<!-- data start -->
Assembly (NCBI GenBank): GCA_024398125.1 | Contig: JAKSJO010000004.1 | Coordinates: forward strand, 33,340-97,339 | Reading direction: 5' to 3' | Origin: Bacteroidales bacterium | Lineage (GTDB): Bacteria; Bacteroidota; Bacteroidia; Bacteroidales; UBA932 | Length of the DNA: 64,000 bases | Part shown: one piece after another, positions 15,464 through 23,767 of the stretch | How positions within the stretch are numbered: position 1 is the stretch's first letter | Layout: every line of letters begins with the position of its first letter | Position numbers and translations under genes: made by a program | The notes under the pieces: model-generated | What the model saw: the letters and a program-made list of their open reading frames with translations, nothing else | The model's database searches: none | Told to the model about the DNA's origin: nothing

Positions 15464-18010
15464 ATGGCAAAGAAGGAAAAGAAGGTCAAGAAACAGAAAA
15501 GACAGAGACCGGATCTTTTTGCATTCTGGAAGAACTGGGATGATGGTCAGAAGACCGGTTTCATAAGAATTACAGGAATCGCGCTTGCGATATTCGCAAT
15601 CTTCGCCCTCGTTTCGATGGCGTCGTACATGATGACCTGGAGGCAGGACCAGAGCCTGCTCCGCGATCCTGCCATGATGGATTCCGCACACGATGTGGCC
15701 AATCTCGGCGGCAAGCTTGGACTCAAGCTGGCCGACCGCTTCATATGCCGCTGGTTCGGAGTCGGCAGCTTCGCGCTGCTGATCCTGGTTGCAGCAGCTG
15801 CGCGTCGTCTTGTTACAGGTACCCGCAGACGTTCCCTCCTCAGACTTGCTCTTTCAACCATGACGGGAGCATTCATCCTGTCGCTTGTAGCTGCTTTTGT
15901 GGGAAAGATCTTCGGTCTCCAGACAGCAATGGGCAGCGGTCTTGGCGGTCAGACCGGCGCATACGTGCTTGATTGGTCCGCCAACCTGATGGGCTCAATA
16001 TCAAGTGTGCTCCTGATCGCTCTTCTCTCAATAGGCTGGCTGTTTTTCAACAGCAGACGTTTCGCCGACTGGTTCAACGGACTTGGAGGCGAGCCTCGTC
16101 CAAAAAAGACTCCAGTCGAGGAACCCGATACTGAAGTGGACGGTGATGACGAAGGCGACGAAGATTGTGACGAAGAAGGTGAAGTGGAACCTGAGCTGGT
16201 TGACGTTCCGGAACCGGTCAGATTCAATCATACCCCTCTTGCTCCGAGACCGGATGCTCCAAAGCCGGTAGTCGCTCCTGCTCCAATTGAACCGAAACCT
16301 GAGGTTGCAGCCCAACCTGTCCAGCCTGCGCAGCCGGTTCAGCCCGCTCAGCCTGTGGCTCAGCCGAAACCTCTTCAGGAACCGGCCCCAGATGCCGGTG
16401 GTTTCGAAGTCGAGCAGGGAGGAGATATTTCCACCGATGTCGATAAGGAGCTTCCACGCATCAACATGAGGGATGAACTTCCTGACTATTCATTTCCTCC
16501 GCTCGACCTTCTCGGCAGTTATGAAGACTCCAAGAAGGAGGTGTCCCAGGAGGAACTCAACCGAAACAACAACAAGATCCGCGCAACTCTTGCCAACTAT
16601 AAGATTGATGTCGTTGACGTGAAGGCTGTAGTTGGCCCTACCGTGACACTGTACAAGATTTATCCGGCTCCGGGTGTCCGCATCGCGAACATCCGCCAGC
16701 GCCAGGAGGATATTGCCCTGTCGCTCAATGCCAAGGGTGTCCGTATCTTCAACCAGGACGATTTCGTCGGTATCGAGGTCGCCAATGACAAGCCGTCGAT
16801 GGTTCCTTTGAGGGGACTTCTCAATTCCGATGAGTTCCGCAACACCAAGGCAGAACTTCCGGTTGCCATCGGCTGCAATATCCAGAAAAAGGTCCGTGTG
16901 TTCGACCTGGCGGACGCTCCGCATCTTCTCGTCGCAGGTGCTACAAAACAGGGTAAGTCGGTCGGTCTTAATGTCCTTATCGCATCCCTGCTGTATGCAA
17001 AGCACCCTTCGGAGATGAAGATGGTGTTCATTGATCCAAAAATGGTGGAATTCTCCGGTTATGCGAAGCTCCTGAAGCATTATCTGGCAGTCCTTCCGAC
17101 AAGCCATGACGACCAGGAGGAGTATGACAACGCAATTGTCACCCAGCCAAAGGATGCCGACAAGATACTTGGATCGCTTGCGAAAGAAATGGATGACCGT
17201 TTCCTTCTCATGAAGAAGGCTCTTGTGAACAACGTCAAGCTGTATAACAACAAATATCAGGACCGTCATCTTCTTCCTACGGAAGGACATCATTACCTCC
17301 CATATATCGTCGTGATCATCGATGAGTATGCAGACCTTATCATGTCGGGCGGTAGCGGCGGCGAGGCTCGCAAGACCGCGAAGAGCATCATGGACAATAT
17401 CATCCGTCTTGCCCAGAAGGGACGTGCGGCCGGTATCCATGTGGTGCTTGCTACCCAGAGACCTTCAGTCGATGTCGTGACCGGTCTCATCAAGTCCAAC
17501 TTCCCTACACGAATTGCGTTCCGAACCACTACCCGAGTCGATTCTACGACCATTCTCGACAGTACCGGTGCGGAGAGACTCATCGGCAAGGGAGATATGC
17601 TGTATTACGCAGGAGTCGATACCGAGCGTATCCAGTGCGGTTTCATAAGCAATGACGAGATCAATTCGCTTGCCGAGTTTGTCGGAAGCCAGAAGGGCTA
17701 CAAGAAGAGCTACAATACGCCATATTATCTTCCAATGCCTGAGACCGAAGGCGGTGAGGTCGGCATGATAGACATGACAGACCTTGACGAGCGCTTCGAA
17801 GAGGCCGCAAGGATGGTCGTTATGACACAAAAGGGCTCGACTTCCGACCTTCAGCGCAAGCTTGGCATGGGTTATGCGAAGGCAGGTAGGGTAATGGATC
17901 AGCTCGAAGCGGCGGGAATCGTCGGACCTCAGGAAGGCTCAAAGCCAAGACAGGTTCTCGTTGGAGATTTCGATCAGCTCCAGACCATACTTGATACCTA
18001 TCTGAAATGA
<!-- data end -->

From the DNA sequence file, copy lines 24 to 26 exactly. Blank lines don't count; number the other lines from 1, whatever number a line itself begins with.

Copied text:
17501 TTCCCTACACGAATTGCGTTCCGAACCACTACCCGAGTCGATTCTACGACCATTCTCGACAGTACCGGTGCGGAGAGACTCATCGGCAAGGGAGATATGC
17601 TGTATTACGCAGGAGTCGATACCGAGCGTATCCAGTGCGGTTTCATAAGCAATGACGAGATCAATTCGCTTGCCGAGTTTGTCGGAAGCCAGAAGGGCTA
17701 CAAGAAGAGCTACAATACGCCATATTATCTTCCAATGCCTGAGACCGAAGGCGGTGAGGTCGGCATGATAGACATGACAGACCTTGACGAGCGCTTCGAA